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Bank fails to cut the cord on debt, gets fined

On Behalf of | Apr 2, 2012 | Bankruptcy, Firm News

Filing for bankruptcy is rarely a first choice of anyone who is facing financial difficulty, but one of many reasons why someone might take that step is to stop creditor harassment. When someone files for bankruptcy one of the first things that is supposed to happen is that creditor harassment is supposed to stop.

Even when the bankruptcy case is still pending, banks and other debtors are forbidden from contacting the people that owe them money and asking them to settle their debt. But in some cases, the phone keeps ringing. And for a former Bank of America client, the phone rang an additional 38 times.

It’s hard to tell why the calls kept coming. Maybe the name of the person didn’t get deleted from their list for some reason, or maybe they just thought they could get a few bucks before the bankruptcy went through. But whether Bank of America was negligent or intentionally failing to comply with the terms of a bankruptcy case, courts determined that the creditor harassment they continued to inflict was clearly wrong. In the end they were forced to pay a fine that could certainly help the plaintiff pay a few bills.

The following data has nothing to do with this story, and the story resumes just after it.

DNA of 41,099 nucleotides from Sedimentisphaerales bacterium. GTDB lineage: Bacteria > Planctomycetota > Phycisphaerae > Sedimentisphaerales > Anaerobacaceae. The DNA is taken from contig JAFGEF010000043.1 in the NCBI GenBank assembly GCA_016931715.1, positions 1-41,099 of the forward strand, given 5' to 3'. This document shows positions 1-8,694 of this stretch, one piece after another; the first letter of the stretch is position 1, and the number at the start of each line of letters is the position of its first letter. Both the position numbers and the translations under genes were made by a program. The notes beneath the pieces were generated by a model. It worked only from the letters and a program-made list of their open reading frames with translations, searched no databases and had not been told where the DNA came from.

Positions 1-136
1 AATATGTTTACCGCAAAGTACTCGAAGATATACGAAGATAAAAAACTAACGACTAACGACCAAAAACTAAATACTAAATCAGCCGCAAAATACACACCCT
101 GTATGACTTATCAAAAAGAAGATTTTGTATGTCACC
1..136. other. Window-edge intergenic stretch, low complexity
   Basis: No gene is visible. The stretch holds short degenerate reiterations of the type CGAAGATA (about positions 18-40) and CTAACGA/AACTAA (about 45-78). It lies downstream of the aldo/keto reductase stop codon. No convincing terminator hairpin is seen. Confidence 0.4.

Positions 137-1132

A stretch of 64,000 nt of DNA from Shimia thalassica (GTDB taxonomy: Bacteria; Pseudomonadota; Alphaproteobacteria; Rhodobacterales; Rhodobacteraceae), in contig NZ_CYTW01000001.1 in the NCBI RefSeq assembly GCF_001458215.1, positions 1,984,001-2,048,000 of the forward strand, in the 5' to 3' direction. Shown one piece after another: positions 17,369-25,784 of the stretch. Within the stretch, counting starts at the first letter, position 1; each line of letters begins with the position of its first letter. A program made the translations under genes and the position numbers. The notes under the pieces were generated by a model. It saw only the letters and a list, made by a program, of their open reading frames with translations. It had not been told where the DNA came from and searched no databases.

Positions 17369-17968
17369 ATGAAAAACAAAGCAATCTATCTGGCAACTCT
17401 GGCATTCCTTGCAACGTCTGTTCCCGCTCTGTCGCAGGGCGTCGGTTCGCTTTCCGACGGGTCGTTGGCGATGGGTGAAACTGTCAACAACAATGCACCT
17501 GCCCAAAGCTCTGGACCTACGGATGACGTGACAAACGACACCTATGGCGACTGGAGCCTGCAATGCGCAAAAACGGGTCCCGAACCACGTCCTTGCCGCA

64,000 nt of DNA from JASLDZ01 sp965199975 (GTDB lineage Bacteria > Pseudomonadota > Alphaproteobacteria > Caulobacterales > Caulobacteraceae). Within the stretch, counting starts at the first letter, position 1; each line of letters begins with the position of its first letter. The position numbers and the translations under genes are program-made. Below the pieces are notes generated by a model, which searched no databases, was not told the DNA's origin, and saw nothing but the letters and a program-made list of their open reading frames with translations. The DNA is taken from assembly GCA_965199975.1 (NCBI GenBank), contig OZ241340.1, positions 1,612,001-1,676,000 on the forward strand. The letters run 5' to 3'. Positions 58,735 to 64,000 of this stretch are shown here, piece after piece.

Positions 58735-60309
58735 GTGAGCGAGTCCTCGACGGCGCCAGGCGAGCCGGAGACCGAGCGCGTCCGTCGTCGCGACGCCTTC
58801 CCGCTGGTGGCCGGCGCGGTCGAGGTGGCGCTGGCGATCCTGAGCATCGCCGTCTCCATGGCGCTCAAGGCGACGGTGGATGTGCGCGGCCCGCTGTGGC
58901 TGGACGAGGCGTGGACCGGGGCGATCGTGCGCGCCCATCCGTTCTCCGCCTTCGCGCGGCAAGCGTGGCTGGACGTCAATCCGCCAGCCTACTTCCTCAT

If you’ve made the leap to file for bankruptcy, and are still facing creditor harassment, you can fight back and win. No matter how you feel about a pending bankruptcy, or how big the pockets of your creditors might be, you don’t have to sit back and tolerate bullying. The protocol behind bankruptcy is set up how it is for a reason, and a good bankruptcy attorney will help see that everyone complies with the rules.

Source: The Huffington Post, “BofA Allegedly Called Debtor 38 Times After He Filed For Bankruptcy,” Alexander Eichler, March 30, 2012

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